Hebrews 9:24-28 – We’ve skipped a fair bit of Hebrews in this lectio continua cycle. But these verses fit well the theme of these last three Sundays of the Church year. Jesus in his role as divine high priest is distinguished from human high priests. His divinity ensures that his singular sacrifice is efficacious completely, as opposed to the limited sacrifices made by the high priest annually. And the passage concludes with a pointing forward to our Great High Priests return in glory to save us. Jesus accomplished perfectly the atonement of the world in his death, evidenced by his resurrection from the grave. Final judgment will be the division of the holy – those who have repented and received the atonement in Jesus’ death, from those who have refused it. This is a division only possible to the divine wisdom and authority of God. Until such judgment, we can only speak provisionally as to someone’s eternal destiny as evidenced by their outwards actions and words. Only God knows the heart, and we should be very cautious indeed not to presume that wisdom to ourselves. Rather, we should constantly exhort one another to faith and trust in the sacrifice of Christ and the life and glory that results in such trust.

Mark 12:38-44 – The Gospel lesson challenges our perceptions of reality. Don’t we marvel at the eloquent, the stylish, the movers and shakers of this world? Don’t Christians do this in church culture as well, glorifying the stylish and popular preaching stars or lecture circuit inspirers? Doesn’t everything in our culture these days direct us to be world-changers, risk-takers, trend-setters, culture-influencers? And yet what Jesus sees is not the impact but the heart that offers it. Two small copper pennies are worthy of more note, more praise and notice than all the heavy, clanking offerings of the well-heeled. They give out of their abundance and she from her poverty. It is not the poverty that is admirable, but the trust and thanksgiving to God in the midst of uncertainty and an undoubtedly meager and tenuous existence. Promises are in this text as well. There is a time coming when all will either be commended or condemned, and we are likely to be surprised by who falls into each category. If the pharisees risk condemnation, it seems that the poor woman will likely receive commendation. All of which is predicated on the relationship of that person to God in Christ.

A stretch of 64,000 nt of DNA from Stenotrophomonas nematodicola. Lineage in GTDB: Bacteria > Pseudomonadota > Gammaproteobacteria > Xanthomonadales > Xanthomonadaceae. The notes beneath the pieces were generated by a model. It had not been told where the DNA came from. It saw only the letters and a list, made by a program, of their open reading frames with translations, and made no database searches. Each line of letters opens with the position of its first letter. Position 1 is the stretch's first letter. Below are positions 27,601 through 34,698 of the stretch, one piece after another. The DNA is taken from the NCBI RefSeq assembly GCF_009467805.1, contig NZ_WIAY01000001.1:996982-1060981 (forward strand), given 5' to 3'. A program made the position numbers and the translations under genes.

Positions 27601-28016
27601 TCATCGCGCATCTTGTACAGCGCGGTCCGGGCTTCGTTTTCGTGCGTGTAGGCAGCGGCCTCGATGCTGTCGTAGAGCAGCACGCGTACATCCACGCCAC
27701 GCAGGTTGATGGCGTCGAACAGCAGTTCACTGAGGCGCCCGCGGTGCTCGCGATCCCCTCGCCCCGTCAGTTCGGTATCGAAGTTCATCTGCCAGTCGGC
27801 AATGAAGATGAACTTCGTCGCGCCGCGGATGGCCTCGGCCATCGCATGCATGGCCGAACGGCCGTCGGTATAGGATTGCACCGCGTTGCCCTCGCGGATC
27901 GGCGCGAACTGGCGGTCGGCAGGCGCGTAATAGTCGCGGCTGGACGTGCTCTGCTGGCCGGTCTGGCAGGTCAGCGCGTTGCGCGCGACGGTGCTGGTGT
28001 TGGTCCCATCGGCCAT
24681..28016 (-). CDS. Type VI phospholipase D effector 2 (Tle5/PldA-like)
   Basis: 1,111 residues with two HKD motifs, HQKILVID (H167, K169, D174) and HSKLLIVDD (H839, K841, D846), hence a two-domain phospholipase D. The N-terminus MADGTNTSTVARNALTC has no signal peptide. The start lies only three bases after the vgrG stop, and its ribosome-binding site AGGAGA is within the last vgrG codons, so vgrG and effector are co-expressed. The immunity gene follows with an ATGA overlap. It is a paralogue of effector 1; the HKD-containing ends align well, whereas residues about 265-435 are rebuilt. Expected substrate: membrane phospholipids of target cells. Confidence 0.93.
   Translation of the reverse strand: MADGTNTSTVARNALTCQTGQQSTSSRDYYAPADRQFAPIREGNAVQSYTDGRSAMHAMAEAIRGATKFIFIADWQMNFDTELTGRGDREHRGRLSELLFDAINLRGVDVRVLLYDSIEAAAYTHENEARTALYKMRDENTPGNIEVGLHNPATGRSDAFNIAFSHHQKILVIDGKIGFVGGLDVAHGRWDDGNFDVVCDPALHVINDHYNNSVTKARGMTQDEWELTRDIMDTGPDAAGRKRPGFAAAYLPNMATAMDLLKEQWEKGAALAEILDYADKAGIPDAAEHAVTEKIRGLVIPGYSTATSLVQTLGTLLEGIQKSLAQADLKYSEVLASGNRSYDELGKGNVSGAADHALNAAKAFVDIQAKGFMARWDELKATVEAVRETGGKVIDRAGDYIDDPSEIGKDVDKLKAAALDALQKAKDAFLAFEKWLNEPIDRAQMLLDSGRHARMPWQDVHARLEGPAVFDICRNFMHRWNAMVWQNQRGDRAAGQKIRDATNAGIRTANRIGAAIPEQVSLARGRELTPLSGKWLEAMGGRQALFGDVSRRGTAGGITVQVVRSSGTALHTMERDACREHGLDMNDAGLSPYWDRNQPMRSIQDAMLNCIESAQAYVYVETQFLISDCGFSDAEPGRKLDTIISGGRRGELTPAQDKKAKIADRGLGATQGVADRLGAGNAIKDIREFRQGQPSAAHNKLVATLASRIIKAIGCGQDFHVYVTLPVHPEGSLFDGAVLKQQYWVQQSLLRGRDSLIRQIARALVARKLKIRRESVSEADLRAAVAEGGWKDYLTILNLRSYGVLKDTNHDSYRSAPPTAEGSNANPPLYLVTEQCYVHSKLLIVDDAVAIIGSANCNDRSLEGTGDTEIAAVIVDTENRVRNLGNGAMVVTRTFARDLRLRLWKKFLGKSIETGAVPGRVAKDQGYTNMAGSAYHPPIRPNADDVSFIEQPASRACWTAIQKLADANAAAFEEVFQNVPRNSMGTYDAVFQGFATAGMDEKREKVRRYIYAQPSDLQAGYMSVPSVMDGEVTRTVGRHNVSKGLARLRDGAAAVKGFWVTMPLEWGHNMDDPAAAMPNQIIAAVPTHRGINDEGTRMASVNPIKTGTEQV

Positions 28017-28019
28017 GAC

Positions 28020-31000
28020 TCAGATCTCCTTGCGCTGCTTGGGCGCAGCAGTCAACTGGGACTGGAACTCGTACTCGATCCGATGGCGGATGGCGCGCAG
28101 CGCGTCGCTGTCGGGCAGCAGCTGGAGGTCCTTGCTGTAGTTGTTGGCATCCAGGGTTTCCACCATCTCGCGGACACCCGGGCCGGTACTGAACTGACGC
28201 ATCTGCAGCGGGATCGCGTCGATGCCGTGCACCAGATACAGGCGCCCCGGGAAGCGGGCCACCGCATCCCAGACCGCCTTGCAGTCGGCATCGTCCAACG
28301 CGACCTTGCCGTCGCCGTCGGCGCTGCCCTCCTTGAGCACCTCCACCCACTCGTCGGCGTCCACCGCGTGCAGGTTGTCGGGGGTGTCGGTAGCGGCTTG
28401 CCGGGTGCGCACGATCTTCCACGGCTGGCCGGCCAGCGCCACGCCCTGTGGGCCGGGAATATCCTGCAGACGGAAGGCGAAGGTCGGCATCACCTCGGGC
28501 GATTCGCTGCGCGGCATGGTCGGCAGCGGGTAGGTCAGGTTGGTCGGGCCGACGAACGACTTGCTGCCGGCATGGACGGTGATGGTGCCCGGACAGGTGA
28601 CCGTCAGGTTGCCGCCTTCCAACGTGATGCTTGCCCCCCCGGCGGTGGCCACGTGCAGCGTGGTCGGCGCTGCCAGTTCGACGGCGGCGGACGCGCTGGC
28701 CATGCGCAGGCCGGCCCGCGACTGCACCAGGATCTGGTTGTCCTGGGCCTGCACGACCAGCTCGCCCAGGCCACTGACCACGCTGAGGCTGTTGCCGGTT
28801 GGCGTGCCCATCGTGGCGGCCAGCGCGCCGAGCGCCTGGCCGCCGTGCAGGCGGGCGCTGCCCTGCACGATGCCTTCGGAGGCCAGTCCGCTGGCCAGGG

We look forward to our Lord’s return, a time of great celebration bound up with the judgment of evil and the final banishment of sin, death, and Satan. No other event in our lives can compare to what lies always ahead of us, calling our eyes forward towards the horizon. We look towards that day in faith and hope, confident not in ourselves but in the blood of the Son of God and our union with his death and resurrection in our baptism. It is God himself who declares us worthy, not on our own merits but on those of his Son. Our lives become a humble and joyful anticipation then of that coming day. Our joys are received in thankfulness of the greatest joy of forgiveness and grace. Our troubles are endured in light of the promises yet to be fulfilled, and the promise that one day every tear will be dried (Revelation 21:4) and death itself destroyed (1 Corinthians 15:26).